Alamo Heights Junior School STEM Building
Alamo Heights, Texas
A Texas school’s new STEM building provides hands-on teaching opportunities for students
The flourishing science program at Alamo Heights Junior School had outgrown its existing space when the school district decided to create a new 24,700-square-foot STEM building. The design process included extensive engagement with the high school and junior school science team, in addition to administrators.
The design for the eight new classrooms and two new labs allows students to use an outdoor courtyard as well as a large collaboration space on the building’s second floor to conduct experiments. Operable partitions open rooms for multiple grade levels to work together. Large, flexible spaces handle the growing number of students intrigued by the hands-on possibilities of science, technology, engineering and math.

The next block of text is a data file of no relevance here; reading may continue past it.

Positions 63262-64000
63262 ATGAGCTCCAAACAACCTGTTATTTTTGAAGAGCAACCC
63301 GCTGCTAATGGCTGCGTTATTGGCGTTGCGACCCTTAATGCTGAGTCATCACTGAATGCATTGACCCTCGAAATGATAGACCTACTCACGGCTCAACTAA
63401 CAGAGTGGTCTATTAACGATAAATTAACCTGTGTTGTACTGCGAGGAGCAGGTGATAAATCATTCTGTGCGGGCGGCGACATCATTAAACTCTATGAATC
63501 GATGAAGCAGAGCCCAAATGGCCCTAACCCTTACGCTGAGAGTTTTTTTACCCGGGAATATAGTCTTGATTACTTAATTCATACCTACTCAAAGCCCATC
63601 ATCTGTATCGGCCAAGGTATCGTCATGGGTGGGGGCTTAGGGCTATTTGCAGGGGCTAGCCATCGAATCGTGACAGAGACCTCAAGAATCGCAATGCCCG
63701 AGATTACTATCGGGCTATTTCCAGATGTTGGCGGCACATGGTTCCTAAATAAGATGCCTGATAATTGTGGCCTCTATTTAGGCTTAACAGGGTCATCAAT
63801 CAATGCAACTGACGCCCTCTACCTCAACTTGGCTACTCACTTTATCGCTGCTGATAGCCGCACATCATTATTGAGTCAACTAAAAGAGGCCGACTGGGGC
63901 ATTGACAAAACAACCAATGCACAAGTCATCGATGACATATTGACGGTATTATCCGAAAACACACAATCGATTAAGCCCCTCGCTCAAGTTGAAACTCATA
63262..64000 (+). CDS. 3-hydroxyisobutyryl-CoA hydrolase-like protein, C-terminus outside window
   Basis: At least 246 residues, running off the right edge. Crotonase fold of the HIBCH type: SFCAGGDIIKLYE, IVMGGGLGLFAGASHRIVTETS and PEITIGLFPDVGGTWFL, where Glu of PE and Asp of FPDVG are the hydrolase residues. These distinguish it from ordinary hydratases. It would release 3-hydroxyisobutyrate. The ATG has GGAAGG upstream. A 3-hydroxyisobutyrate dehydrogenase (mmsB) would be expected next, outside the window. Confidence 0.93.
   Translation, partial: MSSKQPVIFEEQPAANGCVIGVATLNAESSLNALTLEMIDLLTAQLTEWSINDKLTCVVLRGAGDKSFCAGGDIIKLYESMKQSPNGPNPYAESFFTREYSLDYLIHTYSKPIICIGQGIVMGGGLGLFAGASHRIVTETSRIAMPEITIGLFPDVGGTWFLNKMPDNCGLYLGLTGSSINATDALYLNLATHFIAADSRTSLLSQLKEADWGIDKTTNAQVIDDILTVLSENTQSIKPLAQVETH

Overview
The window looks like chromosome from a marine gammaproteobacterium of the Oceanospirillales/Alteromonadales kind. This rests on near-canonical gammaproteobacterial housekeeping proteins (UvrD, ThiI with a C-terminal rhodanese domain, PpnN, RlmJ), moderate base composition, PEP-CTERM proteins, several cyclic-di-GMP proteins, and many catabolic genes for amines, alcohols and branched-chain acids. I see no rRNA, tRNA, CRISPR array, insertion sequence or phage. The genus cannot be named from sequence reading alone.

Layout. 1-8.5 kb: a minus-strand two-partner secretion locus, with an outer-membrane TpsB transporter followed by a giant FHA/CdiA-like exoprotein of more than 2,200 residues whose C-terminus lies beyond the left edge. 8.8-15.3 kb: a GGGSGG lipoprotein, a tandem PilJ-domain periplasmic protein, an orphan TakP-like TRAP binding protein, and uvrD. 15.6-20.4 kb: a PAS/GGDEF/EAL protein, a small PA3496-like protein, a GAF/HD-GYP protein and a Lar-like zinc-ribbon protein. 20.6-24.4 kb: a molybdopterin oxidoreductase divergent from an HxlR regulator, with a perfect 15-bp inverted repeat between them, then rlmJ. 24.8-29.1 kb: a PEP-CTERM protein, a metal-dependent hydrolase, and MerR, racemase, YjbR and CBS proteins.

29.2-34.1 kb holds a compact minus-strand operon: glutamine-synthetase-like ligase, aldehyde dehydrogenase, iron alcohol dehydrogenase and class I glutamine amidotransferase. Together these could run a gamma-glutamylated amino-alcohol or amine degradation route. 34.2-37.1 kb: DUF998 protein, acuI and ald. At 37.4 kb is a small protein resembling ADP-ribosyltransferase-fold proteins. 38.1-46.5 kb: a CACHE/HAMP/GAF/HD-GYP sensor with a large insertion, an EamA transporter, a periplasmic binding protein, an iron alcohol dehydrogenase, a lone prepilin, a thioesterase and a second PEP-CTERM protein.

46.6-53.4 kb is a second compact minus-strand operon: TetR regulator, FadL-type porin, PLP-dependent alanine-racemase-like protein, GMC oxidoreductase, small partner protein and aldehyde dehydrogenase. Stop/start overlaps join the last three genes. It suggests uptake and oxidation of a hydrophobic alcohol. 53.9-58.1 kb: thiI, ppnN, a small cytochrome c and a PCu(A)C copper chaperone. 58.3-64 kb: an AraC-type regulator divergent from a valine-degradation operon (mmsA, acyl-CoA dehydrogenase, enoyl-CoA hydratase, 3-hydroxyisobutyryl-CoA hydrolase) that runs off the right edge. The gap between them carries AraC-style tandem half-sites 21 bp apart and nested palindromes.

The new facility also includes double-decker spaces for drop experiments that demonstrate the laws of gravity as well as wall panels that measure distances along the hallway. Almost every space has a writable, collaborative surface, and magnetic whiteboards line the hallways.
The building’s concrete floors and steel structure were left exposed to help students grasp the steps involved in putting a building together. Brick cladding was used for the foundational science learning spaces for sixth- and seventh-graders, connecting to the masonry architecture elsewhere on campus. Metal and fiber cement panels are used on the exterior of the two STEM labs’ innovative spaces, providing an updated look.
The design preserved mature oak trees, which provide shaded areas for the new building. The building’s east-west orientation and horizontal louvers shade south-facing windows, helping to cut energy costs in the Texas heat.